As 2013 comes to a close and 2014 begins, I recognize and acknowledge last year for what it was: a year of preparation. At this time last year, I went on a mountain retreat to the beautiful Shambhala Mountain Center. I was feeling a bit lost and forlorn, wanting to solidify a commitment to life and living it well, and not knowing if I was ready to completely give up all the past that I was clinging to and be open to new things.
At Shambhala I ate well, slept well, meditated, did yoga, and wrote. I hiked up the hill to see the Great Stupa, home of the beautiful golden Buddha. It is impressive. Up there, in the mountain air where the spire of the stupa stretches into a pale blue sky, reflecting rays of sun and inspiring awe, I let myself be taken over by an all-encompassing peace. It was the beginning of a healing time.
I also met some new people, and we became the three misfits, hiking and sharing our stories. There was a thin, sincere man older than me, who had fought cancer. He was gay and lived alone. His twin brother had committed suicide by rerouting the tailpipe of his car and dying of carbon monoxide poisoning. My friend was mourning, and searching for meaning in life. Shambhala was the place he went to find it. My other new friend was a younger girl, a student at Naropa. She was a recovering bulimic. She had broken up with a boyfriend and was feeling untethered. And also searching for meaning. Then there was me – working to make a life in a new place, trying to let go of old problems, recovering from a bad relationship and wanting to find a deeper spiritual self in the midst of emotional chaos.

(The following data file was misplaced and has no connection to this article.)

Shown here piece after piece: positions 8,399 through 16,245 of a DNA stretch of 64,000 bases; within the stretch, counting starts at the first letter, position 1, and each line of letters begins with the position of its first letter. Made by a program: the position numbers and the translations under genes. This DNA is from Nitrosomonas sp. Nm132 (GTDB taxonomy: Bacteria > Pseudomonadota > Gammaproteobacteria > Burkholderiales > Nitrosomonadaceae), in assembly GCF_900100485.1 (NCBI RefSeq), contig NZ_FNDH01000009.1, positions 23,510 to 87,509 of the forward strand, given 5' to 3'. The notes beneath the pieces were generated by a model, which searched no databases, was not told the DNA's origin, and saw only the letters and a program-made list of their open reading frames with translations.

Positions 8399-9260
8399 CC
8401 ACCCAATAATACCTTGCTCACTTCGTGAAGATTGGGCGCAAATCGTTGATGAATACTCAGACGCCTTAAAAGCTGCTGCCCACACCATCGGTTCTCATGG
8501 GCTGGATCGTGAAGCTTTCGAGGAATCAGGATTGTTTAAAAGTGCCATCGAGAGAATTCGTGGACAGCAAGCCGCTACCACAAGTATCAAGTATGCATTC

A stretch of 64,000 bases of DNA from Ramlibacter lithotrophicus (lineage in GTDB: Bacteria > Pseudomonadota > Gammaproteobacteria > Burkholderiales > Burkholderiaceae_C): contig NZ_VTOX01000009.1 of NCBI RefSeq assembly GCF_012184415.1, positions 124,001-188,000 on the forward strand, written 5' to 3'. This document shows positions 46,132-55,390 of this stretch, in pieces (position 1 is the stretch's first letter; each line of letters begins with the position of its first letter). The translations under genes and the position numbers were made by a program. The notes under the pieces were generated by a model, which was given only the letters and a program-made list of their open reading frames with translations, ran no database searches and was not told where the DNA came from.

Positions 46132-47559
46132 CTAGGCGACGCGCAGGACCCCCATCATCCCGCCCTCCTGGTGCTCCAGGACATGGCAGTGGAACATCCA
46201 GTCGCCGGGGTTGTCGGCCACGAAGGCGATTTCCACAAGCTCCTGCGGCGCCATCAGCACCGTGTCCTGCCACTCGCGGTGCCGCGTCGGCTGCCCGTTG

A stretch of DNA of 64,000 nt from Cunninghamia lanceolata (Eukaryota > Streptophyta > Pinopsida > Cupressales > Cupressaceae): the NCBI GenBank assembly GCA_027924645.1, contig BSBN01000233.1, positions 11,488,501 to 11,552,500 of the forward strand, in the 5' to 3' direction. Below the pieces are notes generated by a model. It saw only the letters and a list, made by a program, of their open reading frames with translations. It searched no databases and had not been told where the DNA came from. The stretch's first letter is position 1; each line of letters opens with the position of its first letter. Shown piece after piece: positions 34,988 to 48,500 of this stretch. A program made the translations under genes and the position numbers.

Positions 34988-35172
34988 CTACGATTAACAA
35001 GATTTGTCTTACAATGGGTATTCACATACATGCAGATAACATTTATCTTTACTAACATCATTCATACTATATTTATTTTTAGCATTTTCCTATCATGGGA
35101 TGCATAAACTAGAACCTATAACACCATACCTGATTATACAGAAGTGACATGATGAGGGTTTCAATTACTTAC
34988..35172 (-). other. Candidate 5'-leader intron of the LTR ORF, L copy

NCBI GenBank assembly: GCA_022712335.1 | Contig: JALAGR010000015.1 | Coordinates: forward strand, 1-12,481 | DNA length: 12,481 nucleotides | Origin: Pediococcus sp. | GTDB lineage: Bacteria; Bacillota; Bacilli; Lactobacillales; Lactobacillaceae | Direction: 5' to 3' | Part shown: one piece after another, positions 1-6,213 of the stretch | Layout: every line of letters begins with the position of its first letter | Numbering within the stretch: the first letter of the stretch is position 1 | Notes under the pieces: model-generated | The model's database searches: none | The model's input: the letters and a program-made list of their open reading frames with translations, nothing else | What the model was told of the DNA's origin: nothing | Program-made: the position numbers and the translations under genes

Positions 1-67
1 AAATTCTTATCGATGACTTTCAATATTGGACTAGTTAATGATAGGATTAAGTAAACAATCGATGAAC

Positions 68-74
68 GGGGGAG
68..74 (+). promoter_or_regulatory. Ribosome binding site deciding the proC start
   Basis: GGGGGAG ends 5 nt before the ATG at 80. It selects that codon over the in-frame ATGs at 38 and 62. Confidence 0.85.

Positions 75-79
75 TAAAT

The three of us hiked up to a spot called the Sun Goddess house. Outside was a makeshift altar – a bottle of Sake, some coins, a few rocks. Someone had left a note, a prayer of sorts. We took out a piece of paper and I wrote something I had learned from an energy worker – POC POD. Point of Creation, Point of Destruction. It means you have to go to the root of an issue, misguided energy that is no longer serving you, and destroy it where it was created. My new friends nodded solemnly as I explained. We each signed the paper and wrote a wish, a prayer, a hope.
Back at my cabin dorm, I wrote a list of resolutions, breaking my life down into the areas I wanted to work on: love, health, writing, work, money, spirituality, and family. At the end I reminded myself to be grateful and positive.
This year I looked at that list, and I want to reiterate everything on it. It’s taken longer than I thought to put some things into place, and it’s time to be a little tougher on myself in some areas, and more gentle in others. But the document still represents who I am and what I want to focus on.
So as we move into 2014, I wish for all of you, friends and cyber-friends, the time to have self-reflection to focus your hopes and wishes for the coming year. Enjoy what you already have, but dream big if you like. A new year is full of possibilities!